Methodologically speaking, it is difficult to determine the extent to which the activities and benefits, themselves, influenced women to start businesses. Of the individuals who applied for business development and innovation measures, 27 per cent are business owners of some sort, two years after their participation. We know that these individuals have a genuine interest in entrepreneurship that can be assumed to be stronger than that of women in Sweden, in general. They approached the programme with the intention of starting businesses. It is not certain whether the programme, per se, had an effect on the entrepreneurship of the individual, but this is certainly possible. The earlier evaluation of business development and innovation measures showed that a majority of the participants were satisfied with the tools and knowledge they acquired during the programme (Ramböll 2015).
Based on the sub-studies conducted, the Agency for Growth Policy Analysis has formulated a number of recommendations:
At an early stage, before a programme starts, take steps to facilitate a reliable and cost-effective evaluation. This applies both to the entire programme and to its sub-programmes.¹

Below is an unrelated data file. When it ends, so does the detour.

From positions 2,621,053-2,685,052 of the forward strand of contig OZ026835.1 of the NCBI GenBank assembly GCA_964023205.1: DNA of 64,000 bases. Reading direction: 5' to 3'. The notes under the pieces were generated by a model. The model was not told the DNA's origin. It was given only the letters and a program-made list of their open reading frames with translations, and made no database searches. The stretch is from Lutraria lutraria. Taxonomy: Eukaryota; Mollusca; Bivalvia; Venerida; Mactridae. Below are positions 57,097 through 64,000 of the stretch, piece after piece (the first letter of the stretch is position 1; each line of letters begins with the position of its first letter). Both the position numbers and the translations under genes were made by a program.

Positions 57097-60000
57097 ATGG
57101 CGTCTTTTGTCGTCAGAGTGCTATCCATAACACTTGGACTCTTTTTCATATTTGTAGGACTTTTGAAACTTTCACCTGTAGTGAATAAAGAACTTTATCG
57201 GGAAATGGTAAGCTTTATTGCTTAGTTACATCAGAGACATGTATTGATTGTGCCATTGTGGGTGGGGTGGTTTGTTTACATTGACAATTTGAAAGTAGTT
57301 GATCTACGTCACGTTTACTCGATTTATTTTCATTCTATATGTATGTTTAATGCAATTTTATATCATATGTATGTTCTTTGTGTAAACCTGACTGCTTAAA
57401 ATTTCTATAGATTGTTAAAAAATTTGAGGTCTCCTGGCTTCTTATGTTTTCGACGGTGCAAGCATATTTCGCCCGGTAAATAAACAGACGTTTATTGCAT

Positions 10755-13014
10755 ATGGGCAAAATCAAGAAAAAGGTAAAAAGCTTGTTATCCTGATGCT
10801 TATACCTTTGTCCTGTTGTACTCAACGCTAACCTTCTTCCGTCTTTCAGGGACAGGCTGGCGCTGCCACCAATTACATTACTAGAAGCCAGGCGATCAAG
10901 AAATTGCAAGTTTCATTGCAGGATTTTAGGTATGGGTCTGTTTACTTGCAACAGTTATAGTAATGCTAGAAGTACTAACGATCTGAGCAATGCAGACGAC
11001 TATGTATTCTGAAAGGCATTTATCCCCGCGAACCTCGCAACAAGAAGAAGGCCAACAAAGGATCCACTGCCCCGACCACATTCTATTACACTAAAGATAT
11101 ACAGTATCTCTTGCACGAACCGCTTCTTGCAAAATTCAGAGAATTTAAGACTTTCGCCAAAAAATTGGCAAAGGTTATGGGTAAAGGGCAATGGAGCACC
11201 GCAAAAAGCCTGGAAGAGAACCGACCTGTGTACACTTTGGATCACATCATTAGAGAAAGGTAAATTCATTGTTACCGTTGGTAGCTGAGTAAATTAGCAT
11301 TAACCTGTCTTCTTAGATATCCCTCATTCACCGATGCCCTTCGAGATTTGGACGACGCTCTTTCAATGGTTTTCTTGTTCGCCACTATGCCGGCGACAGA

The way an individual is initially treated with regard to the encouragement of entrepreneurship should be re-evaluated after a strategy for encouragement of entrepreneurship on equal terms is deemed to have been implemented. The evaluation by the Agency for Growth Policy Analysis in 2015 should be used as a reference point in measuring any change.
The Agency for Growth Policy Analysis suggests that an additional indicator regarding termination of businesses and the main factors relating to why individuals choose to end their entrepreneurship, reported by gender, be developed and used in policy formulation and monitoring of industrial policy.
In addition to the above-mentioned recommendations, the Agency for Growth Policy Analysis has identified a number of issues in this area that should be further examined in the future. Examples of these are:
Has the knowledge communicated by the national programme been implemented in the regular (regional) system? How and to what extent have those in charge of regional development continued to build upon lessons learned from this entrepreneurship-promoting programme?
¹This is in line with what the Swedish Agency for Growth Policy Analysis (Tillväxtanalys) suggests in its memorandum PM 2018:13 “Proposals for improved evaluation of industrial policy efforts”.
Promoting women’s entrepreneurship – What did the programme accomplish?